Earthquake warning systems face a tough trade-off: To give enough time to take cover or shut down emergency systems, alerts may need to go out before it’s clear how strong the quake will be. And that raises the risk of false alarms, undermining confidence in any warning system.
A new study aims to quantify the best-case scenario for warning time from a hypothetical earthquake early warning system. The result? There is no magic formula for deciding when to issue an alert, the researchers report online March 21 in Science Advances.
“We have a choice when issuing earthquake warnings,” says study leader Sarah Minson, a seismologist at the U.S. Geological Survey, or USGS, in Menlo Park, Calif. “You have to think about your relative risk appetite: What is the cost of taking action versus the cost of the damage you’re trying to prevent?”
For locations far from a large quake’s origin, waiting for clear signs of risk before sending an alert may mean waiting too long for people to be able to take protective action. But for those tasked with managing critical infrastructure, such as airports, trains or nuclear power plants, an early warning even if false may be preferable to an alert coming too late (SN: 4/19/14, p. 16).
Alerts issued by earthquake early warning systems, called EEWs, are based on several parameters: the depth and location of the quake’s origin, its estimated magnitude and the ground properties, such as the types of soil and rock that seismic waves would travel through.
“The trick to earthquake early warning systems is that it’s a misnomer,” Minson says. Such systems don’t warn that a quake is imminent. Instead, they alert people that a quake has already happened, giving them precious seconds — perhaps a minute or two — to prepare for imminent ground shaking.
Estimating magnitude turns out to be a sticking point. It is impossible to distinguish a powerful earthquake in its earliest stages from a small, weak quake, according to a 2016 study by a team of researchers that included Men-Andrin Meier, a seismologist at Caltech who also coauthors the new study. Estimating magnitude for larger quakes also takes more time, because the rupture of the fault lasts perhaps several seconds longer – a significant chunk of time when it comes to EEW. And there is a trade-off in terms of distance: For locations farther away, there is less certainty the shaking will reach that far.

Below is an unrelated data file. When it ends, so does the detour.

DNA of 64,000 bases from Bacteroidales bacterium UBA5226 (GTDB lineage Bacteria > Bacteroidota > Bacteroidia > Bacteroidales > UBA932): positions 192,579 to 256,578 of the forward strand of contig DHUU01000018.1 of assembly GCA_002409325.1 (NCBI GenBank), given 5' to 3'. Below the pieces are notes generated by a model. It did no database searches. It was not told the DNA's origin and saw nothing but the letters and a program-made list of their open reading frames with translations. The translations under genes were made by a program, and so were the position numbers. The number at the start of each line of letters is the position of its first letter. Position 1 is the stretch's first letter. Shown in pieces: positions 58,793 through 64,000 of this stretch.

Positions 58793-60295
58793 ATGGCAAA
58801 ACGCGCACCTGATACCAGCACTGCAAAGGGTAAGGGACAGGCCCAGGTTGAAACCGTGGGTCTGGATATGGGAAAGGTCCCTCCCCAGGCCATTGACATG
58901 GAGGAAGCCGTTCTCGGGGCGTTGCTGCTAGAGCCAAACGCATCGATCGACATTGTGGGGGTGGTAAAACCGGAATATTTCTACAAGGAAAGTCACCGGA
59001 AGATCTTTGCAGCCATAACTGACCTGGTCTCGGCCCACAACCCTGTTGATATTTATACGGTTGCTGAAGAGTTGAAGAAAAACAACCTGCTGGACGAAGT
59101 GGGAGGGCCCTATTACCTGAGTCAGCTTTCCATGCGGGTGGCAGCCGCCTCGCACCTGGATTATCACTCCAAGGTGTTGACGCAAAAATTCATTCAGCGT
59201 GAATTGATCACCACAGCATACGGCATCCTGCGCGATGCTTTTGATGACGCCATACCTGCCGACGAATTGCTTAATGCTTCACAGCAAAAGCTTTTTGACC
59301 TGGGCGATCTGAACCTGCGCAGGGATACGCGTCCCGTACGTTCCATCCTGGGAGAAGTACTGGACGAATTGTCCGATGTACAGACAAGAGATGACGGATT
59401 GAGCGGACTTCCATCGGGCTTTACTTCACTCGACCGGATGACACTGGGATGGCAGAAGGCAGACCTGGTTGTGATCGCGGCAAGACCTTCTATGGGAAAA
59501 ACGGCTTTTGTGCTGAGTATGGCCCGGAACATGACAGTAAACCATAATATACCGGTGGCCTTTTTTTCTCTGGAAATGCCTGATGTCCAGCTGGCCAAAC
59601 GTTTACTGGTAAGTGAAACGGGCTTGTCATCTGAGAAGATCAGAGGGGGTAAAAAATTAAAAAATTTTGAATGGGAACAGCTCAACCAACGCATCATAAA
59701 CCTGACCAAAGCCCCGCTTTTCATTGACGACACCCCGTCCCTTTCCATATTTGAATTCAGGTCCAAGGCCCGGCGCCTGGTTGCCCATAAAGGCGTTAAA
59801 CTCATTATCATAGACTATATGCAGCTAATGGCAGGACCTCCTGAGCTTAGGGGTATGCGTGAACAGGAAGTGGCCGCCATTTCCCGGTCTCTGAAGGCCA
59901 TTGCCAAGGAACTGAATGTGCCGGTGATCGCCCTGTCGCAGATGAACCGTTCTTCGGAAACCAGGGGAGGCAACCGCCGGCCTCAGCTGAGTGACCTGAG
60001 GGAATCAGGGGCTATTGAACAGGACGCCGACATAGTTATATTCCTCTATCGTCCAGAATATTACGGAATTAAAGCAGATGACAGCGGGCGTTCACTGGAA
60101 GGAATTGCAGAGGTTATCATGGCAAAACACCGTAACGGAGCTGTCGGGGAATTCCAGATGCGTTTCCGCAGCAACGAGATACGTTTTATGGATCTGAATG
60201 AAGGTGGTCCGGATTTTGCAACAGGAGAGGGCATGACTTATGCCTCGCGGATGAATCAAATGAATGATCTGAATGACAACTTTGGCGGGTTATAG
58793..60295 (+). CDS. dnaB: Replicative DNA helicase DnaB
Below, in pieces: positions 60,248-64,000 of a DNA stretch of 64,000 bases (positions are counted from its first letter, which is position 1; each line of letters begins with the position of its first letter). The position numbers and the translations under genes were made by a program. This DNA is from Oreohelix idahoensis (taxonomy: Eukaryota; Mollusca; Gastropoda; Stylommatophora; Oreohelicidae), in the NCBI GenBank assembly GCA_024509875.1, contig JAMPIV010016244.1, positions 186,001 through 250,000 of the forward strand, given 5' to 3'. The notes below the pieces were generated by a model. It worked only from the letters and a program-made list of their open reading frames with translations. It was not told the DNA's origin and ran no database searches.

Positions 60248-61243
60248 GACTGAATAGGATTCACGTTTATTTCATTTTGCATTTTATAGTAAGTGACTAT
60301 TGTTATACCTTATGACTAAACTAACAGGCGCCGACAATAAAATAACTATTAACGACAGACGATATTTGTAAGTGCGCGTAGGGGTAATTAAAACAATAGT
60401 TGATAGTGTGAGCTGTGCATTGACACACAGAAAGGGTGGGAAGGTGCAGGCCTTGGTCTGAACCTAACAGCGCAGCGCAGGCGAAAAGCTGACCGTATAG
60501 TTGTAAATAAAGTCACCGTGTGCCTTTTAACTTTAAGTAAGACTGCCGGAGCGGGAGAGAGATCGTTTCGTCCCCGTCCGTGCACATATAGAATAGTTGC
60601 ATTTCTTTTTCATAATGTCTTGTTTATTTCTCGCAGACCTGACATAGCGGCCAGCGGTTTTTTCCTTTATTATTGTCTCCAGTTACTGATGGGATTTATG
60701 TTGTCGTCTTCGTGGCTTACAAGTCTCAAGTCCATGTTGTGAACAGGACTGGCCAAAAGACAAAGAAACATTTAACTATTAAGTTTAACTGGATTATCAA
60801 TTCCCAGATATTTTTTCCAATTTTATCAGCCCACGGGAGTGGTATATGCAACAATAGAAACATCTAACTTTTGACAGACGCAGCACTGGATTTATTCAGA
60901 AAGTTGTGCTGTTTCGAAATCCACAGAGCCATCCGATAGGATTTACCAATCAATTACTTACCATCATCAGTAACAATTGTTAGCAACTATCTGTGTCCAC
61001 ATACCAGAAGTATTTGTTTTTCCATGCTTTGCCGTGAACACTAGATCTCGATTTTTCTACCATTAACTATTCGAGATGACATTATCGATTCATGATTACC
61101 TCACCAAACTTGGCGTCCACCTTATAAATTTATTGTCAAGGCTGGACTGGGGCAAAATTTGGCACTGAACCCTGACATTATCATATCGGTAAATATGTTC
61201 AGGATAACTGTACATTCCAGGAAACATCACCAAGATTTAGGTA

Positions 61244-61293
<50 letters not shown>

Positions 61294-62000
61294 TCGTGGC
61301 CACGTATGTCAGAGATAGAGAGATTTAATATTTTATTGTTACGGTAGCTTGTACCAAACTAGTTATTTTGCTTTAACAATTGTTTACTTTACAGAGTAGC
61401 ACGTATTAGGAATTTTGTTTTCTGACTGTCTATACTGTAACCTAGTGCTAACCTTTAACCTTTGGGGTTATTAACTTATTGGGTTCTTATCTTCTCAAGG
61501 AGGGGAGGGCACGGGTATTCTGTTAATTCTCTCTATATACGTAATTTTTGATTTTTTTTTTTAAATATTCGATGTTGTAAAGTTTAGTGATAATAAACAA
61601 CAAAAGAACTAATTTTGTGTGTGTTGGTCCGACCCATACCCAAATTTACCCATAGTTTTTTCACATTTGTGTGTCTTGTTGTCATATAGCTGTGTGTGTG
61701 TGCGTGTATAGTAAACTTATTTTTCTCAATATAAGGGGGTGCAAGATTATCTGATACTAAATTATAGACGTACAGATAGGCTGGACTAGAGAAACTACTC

Earthquake warning trade-off
Because a quake’s strength isn’t clear at first rupture, emergency response managers face a choice when issuing warnings: Issue alerts early and often (left), which could provide as much as 48 seconds of warning that light shaking might occur but risk false alarms; or wait to issue alerts until the size of the quake is better known (right) but risk the warnings arriving too late — providing an 8-second warning in this hypothetical case.
In the new study, Minson, Meier and colleagues used standard ground-motion prediction equations to calculate the minimum quake magnitude that would produce shaking at any distance. Then, they calculated how quickly an EEW could estimate whether the quake would exceed that minimum magnitude to qualify for an alert. Finally, the team estimated how long it would take for the shaking to strike a location. Ultimately, they determined, EEW holds the greatest benefit for users who are willing to take action early, even with the risk of false alarms. The team hopes its paper provides a framework to help emergency response managers make those decisions.
EEWs are already in operation around the world, from Mexico to Japan. USGS, in collaboration with researchers and universities, has been developing the ShakeAlert system for the earthquake-prone U.S. West Coast. It is expected be rolled out this year, although plans for future expansion may be in jeopardy: President Trump’s proposed 2019 budget cuts the USGS program’s $8.2 million in funding. It’s unclear whether Congress will spare those funds.
The value of any alert system will ultimately depend on whether it fulfills its objective — getting people to take cover swiftly in order to save lives. “More than half of injuries from past earthquakes are associated with things falling on people,” says Richard Allen, a seismologist at the University of California, Berkeley who was not involved in the new study. “A few seconds of warning can more than halve the number of injuries.”
But the researchers acknowledge there is a danger in issuing too many false alarms. People may become complacent and ignore future warnings. “We are playing a precautionary game,” Minson says. “It’s a warning system, not a guarantee.”